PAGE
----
Ferrel is the name of a Portuguese parish in the municipality of Peniche and the place where a nuclear power plant was to be built in the 1970s. However, this project faced strong public opposition and was cancelled due to mobilizations throughout the whole country. The local population's protests against the construction of this nuclear plant, which peaked in March 1976, gave birth to a broader movement. Even today, Portuguese civil society continues to say
"no to nuclear energy".
The residents of Ferrel started to send telegrams to various institutions and politicians as soon as they became aware of the intentions to build a nuclear
plant in the area. They also watched as the construction of the plant began, which increased the tension in the air. Through the telegrams, the people
expressed their opposition to the construction and warned that they would use all legal means to stop it. Yet, answers never came and none of the politicians made a statement on this matter. On March 15, 1976, in the demonstration that halted the construction work, protestors argued that nuclear energy poses arisk to human health and the environment. On the same day, the people gathered in the Ferrel church square, and to the sound of its bells, marched to Moinho Velho - the intended location for the plant - to demand that construction be stopped. They managed to paralyze the works, close the ditches that had been
opened, and destroy the equipment in use. At the end of the action, they warned that if the works were to begin again, they would return to destroy everything all over again.
The impacts of the people of Ferrel’s actions were felt at the local and national level. They inspired numerous other protests against nuclear power, as the government continued defending its viability. The support committee for the fight against the nuclear threat (Comissão de Apoio à Luta Contra a Ameaça
Nuclear, CALCAN) was established in the Peniche region. In February 1977, the movement Viver é Preciso (To Live is Necessary) launched an appeal entitled "We are all residents of Ferrel" to contest the pro-nuclear policies adopted by the government at that time. The following year, approximately 3,000 people came together to attend the Festival pela Vida e Contra o Nuclear (Festival Yes to Life, No to Nuclear Power) in Caldas da Rainha.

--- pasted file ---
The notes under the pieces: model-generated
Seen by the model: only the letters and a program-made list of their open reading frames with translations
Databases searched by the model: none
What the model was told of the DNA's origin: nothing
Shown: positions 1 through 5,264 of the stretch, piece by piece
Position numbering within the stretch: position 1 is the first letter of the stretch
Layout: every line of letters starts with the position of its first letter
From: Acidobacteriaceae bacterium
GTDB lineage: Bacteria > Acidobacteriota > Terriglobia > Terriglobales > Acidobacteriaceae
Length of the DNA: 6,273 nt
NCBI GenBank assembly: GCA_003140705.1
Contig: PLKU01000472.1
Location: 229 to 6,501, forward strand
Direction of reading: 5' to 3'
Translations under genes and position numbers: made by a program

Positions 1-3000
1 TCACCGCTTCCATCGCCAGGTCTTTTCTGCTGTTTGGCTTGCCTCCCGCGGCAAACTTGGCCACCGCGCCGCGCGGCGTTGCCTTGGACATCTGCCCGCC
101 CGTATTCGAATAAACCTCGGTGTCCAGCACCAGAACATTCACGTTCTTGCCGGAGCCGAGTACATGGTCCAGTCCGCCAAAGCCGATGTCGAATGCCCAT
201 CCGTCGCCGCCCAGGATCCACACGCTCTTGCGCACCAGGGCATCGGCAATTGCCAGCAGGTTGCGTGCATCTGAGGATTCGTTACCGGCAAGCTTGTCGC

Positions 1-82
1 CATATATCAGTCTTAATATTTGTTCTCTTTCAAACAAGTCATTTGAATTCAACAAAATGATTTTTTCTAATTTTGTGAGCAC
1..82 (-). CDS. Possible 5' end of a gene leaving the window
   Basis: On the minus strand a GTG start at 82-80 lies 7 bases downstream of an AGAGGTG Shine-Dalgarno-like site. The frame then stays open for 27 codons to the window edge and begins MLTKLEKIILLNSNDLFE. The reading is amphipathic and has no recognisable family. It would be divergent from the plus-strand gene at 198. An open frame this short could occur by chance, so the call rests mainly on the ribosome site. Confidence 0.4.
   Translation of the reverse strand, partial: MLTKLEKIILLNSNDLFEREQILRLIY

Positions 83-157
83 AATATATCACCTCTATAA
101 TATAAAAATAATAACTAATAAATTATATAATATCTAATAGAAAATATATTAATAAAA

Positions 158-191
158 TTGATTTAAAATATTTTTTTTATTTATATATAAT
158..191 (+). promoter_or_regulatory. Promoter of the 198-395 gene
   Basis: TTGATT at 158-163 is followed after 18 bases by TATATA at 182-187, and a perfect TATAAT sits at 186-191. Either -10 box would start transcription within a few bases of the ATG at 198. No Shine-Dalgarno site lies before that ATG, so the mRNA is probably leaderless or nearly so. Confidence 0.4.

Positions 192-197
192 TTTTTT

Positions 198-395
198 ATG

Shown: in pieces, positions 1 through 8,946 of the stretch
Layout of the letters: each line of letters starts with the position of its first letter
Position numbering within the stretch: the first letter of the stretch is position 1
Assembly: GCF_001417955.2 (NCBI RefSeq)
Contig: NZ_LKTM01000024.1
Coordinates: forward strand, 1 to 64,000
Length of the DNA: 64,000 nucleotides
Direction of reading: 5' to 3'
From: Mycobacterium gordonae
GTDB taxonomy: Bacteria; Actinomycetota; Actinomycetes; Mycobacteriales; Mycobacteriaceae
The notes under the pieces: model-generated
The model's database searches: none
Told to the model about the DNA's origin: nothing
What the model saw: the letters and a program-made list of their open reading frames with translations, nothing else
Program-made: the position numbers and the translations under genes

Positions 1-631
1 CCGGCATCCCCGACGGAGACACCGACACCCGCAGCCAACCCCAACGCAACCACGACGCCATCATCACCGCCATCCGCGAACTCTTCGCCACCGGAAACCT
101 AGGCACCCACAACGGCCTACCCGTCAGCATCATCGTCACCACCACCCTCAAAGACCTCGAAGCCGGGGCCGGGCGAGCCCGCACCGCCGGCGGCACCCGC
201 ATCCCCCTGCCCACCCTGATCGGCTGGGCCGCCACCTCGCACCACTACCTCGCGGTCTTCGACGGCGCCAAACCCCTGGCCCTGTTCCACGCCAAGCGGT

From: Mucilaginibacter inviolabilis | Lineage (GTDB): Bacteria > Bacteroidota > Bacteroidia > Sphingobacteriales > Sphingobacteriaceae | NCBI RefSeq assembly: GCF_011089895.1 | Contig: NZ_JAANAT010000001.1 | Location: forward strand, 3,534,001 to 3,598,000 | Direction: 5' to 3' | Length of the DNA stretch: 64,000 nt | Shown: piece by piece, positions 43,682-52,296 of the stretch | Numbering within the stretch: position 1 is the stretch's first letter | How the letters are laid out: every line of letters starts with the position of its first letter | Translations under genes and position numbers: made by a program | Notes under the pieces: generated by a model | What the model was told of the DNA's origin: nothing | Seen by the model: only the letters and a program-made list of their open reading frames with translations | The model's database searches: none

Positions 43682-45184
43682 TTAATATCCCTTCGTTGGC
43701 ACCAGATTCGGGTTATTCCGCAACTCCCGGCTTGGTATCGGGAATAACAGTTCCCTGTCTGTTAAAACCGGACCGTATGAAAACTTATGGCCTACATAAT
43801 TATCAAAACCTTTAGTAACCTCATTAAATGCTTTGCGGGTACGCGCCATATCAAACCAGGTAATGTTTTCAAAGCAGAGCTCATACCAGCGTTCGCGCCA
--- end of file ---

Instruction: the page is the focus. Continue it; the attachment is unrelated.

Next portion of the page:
Another remarkable example of how Portuguese society has mobilized against the nuclear power issue were the conflicts that emerged in 1987 and, again, in 1998, when demonstrations were held in opposition to the Spanish government's plan to install a nuclear waste storage facility in Aldeadávila de La Ribera, in the Douro basin, near the Portuguese border.
In 2006, after decades with no visible advances on the nuclear issue in Portugal, a lobby emerged with the goal of relaunching the drive for nuclear energy. Its
public announcement reactivated the anti-nuclear movement, which celebrated its 30 years of resistance in Ferrel. This tribute served to reaffirm, once again, the people’s opposition to nuclear power plants in Portugal, and to call for the adoption of alternative and renewable energy sources.
In 2015, the Iberian Anti-Nuclear Movement was created, which demands the closure of the nuclear
plants on the Iberian Peninsula. It also addresses other issues related to the nuclear industry, such as uranium mining and waste management.